As mentioned, we will be using a base class to implement INotifyPropertyChanged and expose an Id property.  In this case I made an abstracted class for the base class in case I need it later, and force certain implementations in future to adhere to some constraints.

public abstract class DynamicEntity : INotifyPropertyChanged
    public abstract int Id { get; set; }
    public abstract event PropertyChangedEventHandler PropertyChanged;
    public abstract void OnPropertyChanged(string propertyName);

public class BaseDynamicEntity : DynamicEntity
    private int _id;

    [DataMember, Key]
    public override int Id
            return _id;
            _id = value;

    public override event PropertyChangedEventHandler PropertyChanged;

    public override void OnPropertyChanged(string propertyName)
        if (PropertyChanged != null)
            PropertyChanged.Invoke(this, new PropertyChangedEventArgs(propertyName));

Now we can start building the class, the use of the various builders are not being dealt with, since they are included in the references.

For assembly references and the WCF Data Service, it is vital that the runtime generated classes reference the same assemblies, if they don’t you will get errors

I use the WCF Data Services supplied by Microsoft from Nuget, for this project you need to install and use:

Image 2

There is various overloads and non-generic methods in the main class, but for the article the following will work.  The methods are public with return types, so you can extend, write your own and run each separately and see what it looks like.

public class DynamicClassFactory
    private AppDomain _appDomain;
    private AssemblyBuilder _assemblyBuilder;
    private ModuleBuilder _moduleBuilder;
    private TypeBuilder _typeBuilder;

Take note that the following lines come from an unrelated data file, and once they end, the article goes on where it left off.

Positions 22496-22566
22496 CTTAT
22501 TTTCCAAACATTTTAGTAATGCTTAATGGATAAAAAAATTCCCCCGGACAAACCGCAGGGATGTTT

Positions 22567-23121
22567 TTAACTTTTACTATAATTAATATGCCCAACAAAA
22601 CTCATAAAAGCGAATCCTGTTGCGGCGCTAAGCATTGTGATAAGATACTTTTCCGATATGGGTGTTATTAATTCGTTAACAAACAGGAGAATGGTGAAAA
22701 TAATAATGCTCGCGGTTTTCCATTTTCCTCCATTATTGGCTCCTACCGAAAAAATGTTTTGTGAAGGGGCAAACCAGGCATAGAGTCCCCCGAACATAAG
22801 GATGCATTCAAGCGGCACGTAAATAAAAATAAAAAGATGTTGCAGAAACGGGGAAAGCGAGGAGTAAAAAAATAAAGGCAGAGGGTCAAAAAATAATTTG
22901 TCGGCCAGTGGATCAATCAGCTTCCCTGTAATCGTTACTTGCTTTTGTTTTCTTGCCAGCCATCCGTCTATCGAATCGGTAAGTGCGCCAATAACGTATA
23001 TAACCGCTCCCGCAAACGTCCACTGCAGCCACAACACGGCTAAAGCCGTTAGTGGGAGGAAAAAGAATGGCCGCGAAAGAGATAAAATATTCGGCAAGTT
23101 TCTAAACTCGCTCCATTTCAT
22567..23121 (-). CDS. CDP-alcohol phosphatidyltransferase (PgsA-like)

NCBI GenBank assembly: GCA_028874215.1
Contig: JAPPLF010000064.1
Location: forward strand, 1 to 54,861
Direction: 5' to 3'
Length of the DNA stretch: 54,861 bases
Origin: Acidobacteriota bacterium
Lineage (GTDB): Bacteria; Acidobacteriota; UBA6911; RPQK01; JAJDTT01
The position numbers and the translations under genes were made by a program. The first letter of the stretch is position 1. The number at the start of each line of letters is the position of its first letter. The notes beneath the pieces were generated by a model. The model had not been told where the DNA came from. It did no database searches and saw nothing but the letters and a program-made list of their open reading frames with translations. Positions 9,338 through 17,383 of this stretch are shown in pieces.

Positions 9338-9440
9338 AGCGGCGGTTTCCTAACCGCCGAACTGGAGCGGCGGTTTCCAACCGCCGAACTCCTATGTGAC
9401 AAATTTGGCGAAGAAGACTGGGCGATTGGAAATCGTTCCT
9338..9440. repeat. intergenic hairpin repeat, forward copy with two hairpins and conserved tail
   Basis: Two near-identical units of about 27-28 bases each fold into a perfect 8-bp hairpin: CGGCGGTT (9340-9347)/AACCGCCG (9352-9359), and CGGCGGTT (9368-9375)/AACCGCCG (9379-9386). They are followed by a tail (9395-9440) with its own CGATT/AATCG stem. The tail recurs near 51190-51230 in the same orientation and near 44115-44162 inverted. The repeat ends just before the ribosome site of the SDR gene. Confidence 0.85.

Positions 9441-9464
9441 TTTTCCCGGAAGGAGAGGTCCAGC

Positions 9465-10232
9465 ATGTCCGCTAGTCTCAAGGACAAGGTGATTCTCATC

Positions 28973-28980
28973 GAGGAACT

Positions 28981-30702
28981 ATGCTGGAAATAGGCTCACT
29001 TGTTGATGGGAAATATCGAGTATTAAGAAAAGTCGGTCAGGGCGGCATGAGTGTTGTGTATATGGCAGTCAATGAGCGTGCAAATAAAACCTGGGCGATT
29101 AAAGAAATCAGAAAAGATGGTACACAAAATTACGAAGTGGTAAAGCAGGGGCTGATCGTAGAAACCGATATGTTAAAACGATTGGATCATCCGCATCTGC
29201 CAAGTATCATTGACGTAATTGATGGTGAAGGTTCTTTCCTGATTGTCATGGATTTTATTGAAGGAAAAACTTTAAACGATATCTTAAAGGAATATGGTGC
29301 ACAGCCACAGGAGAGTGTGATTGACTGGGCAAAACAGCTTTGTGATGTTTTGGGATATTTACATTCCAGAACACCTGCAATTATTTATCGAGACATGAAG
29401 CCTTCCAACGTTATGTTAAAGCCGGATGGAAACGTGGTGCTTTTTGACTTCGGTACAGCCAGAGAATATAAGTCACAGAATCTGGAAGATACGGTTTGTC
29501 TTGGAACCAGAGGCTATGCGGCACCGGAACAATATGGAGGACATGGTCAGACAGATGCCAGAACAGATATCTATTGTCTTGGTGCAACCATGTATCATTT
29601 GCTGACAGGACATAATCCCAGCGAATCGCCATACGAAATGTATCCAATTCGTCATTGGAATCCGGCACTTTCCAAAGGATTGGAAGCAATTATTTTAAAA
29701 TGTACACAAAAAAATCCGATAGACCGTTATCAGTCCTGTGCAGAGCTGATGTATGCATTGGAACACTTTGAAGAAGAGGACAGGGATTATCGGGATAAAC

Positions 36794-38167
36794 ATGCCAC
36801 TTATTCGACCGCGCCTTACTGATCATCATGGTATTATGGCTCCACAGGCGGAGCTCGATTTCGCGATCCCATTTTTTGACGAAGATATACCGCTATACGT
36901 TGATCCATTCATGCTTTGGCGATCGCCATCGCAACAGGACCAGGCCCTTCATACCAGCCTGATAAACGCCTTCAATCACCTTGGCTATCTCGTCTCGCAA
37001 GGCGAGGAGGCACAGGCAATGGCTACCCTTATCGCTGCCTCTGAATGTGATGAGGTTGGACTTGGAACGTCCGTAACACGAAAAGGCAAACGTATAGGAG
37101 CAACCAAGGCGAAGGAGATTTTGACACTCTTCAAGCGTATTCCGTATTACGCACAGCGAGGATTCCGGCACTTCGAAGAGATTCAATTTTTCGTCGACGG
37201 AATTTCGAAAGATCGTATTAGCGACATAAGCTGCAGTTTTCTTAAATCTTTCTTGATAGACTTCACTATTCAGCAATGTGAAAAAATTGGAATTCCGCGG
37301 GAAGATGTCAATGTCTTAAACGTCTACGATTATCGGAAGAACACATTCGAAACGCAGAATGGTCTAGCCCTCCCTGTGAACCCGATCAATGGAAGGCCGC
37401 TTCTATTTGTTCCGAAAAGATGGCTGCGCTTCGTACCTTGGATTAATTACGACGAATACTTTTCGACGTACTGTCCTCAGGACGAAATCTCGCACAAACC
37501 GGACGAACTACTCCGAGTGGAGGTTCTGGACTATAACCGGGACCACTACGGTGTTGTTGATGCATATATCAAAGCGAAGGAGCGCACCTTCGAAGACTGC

private string _assemblyName;

    public DynamicClassFactory() : this("Dynamic.Objects")

    public DynamicClassFactory(string assemblyName)
        _appDomain = Thread.GetDomain();
        _assemblyName = assemblyName;

    /// <summary>
    /// This is the normal entry point and just return the Type generated at runtime
    /// </summary>
    /// <typeparam name="T"></typeparam>
    /// <param name="name"></param>
    /// <param name="properties"></param>
    /// <returns></returns>
    public Type CreateDynamicType<T>(string name, Dictionary<string, Type> properties) where T : DynamicEntity
        var tb = CreateDynamicTypeBuilder<T>(name, properties);
        return tb.CreateType();

    /// <summary>
    /// Exposes a TypeBuilder that can be returned and created outside of the class
    /// </summary>
    /// <typeparam name="T"></typeparam>
    /// <param name="name"></param>
    /// <param name="properties"></param>
    /// <returns></returns>
    public TypeBuilder CreateDynamicTypeBuilder<T>(string name, Dictionary<string, Type> properties)
        where T : DynamicEntity
        if (_assemblyBuilder == null)
            _assemblyBuilder = _appDomain.DefineDynamicAssembly(new AssemblyName(_assemblyName),
        //vital to ensure the namespace of the assembly is the same as the module name, else IL inspectors will fail
        if (_moduleBuilder == null)
            _moduleBuilder = _assemblyBuilder.DefineDynamicModule(_assemblyName + ".dll");

        //typeof(T) is for the base class, can be omitted if not needed